World War II has seemingly become a favorite setting for today’s games, with such big-name examples as Battlefield 1942 and Medal of Honor. Not to be left out of the trend, Wide Games has delivered a unique look at that time in the world’s history. Prisoner of War follows the trials and tribulations of an American officer who as been taken captive by Nazi Germany. His goal is to escape from captivity in time to turn the tide of "The Great War" back in favor of the Allies.
POW does an excellent job of retelling history in an accurate, yet entertaining manner. Life in a prison camp is depicted as predictably rigid. Waking, eating, working, and lights-out all occur on an extremely strict schedule. This deals the player a unique challenge. Information must be gathered, and plans must be made in a time frame that will not cause suspicion. Showing up late for, or missing a fall-in will result in Nazi Germany’s equivalent of an APB. That is not an ideal way to slip away unnoticed.
Instead, the hero must use small windows of free time to form relationships with other prisoners. It is only with their help and information that he can successfully escape. For instance, some fellow captives may create a diversion during which the player can successfully direct his character to safety. Unfortunately, a lot of this process is simply trial and error. Getting caught repeatedly eventually will lead gamers either down the correct path of escape or straight to frustration.
Prisoner of War’s graphics do little to push the Xbox hardware. It seems likely that the game was built for the PlayStation 2, then ported to the Xbox, without any major enhancements. That process follows an unfortunate but all-too-common trend in recent multi-platform releases. This is not to say that the visuals are bad. They are just very, very average. Considering the prowess of the Xbox hardware, it is hard to be satisfied with that level of effort on the developer’s part.
Quite unlike the visuals, the sounds of POW add to the overall gaming experience. The music is appropriate, yet not intrusive. The voice acting is superb, complete with realistic accents for prisoners from other Allied nations, such as France and England. The only downside to the game’s aural exploits are its sound effects. Much like the graphics, they are simply ho-hum. Considering the obvious quality and attention to detail given to the acting, it is unfortunate that Wide Games did not focus as much on the effects.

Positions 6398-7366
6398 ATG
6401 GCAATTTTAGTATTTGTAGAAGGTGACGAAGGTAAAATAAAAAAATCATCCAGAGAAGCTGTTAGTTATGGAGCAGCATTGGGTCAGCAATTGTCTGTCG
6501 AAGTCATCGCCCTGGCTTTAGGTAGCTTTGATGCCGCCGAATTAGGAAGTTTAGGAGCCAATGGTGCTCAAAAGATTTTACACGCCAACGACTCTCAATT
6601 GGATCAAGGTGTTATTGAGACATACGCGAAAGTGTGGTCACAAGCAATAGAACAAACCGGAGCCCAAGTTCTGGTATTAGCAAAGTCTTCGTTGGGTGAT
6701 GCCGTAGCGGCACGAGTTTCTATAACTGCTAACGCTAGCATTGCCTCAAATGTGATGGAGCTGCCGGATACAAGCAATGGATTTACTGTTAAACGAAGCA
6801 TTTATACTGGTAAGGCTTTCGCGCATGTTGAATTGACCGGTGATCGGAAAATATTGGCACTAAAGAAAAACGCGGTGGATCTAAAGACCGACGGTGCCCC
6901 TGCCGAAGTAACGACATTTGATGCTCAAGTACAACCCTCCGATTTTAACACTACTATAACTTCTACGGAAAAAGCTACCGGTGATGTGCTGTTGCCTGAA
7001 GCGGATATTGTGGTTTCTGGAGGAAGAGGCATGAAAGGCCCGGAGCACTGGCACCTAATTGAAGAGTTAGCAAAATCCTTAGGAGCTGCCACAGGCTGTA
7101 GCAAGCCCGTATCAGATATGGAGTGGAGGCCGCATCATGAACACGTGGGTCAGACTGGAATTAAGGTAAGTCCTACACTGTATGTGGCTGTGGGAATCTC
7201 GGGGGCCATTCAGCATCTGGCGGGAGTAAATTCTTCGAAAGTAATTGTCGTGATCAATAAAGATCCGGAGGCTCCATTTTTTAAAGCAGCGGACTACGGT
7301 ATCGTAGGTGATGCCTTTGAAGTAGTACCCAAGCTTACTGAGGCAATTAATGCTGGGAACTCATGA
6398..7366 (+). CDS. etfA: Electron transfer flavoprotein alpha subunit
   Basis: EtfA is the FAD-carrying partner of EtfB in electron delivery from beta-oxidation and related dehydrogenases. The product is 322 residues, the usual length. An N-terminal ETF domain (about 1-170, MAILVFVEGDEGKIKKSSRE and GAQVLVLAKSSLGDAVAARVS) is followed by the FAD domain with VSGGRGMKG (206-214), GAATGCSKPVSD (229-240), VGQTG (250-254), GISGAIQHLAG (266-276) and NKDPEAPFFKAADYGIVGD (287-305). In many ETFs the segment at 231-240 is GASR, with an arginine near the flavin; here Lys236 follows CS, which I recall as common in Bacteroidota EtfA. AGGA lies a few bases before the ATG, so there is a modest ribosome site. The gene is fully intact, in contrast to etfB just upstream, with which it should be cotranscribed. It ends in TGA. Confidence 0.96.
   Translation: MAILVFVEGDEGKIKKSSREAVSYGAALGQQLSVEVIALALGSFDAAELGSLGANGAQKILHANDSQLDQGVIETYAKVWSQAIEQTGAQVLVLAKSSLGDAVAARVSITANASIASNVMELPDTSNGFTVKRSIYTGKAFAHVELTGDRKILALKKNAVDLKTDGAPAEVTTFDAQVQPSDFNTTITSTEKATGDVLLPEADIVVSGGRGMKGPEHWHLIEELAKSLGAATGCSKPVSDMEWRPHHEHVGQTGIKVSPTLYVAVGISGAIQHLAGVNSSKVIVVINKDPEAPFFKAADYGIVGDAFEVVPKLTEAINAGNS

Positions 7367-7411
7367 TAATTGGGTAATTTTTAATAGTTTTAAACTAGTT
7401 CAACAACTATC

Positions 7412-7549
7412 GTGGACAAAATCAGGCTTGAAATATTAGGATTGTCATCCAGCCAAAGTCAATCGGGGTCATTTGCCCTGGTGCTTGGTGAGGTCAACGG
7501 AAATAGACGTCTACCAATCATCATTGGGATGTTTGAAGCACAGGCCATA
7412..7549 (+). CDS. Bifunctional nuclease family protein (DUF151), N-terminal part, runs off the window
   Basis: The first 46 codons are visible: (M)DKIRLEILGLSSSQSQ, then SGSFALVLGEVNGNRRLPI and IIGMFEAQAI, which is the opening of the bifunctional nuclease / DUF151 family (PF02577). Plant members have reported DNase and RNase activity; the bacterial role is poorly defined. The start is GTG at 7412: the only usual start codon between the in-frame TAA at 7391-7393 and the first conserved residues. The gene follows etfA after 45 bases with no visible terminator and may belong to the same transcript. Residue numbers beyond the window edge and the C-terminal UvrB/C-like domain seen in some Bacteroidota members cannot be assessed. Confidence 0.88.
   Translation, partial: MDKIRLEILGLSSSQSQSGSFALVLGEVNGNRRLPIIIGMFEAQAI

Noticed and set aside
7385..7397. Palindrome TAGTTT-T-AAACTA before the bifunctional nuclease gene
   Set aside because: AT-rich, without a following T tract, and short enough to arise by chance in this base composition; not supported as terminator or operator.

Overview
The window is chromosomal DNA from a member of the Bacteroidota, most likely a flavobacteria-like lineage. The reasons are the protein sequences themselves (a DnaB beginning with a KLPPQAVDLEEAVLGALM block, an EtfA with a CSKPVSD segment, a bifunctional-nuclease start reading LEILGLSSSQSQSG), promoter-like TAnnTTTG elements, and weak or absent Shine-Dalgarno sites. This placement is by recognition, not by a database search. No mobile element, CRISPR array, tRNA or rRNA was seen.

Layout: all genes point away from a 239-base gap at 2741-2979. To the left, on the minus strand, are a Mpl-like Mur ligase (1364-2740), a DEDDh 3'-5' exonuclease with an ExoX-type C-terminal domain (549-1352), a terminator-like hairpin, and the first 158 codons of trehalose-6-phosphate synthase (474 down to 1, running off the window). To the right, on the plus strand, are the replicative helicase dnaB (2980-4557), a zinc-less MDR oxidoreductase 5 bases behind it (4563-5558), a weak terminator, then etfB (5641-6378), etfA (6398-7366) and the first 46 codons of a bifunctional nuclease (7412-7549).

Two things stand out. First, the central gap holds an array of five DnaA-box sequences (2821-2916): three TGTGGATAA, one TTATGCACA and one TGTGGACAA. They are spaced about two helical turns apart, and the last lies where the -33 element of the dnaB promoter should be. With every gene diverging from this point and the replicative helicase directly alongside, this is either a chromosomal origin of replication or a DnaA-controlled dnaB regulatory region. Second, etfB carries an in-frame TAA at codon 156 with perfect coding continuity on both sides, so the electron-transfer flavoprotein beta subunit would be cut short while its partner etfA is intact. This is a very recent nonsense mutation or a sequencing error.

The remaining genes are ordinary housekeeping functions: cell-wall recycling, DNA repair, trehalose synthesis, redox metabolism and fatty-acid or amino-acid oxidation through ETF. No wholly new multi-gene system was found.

As true gamers are well aware, aesthetics have never made a game great on their own. It is gameplay where the battles for greatness are fought and won. However, Prisoner of War’s battle is a losing cause, as the player is almost as much a captive to the camera as he is to the Nazis. Simply put, the camera seems to have a mind of its own. It goes where it wants. It shows what it wants. This hampers what otherwise would have been a fine-controlling, well-designed gameplay system.
Much like the game’s hero, potential players are encouraged to slip away under the cover of night. While Prisoner of War has some fantastic and realistic settings and a fine premise, it is simply too flawed to gain a solid recommendation. The combination of the trial-and-error process and the autonomous camera are a mightier foe than Adolf Hitler could have ever hoped to be. Unfortunately, no one will ever find these flaws’ brains splattered on a wall in an apparent suicide.
. . . Yoshi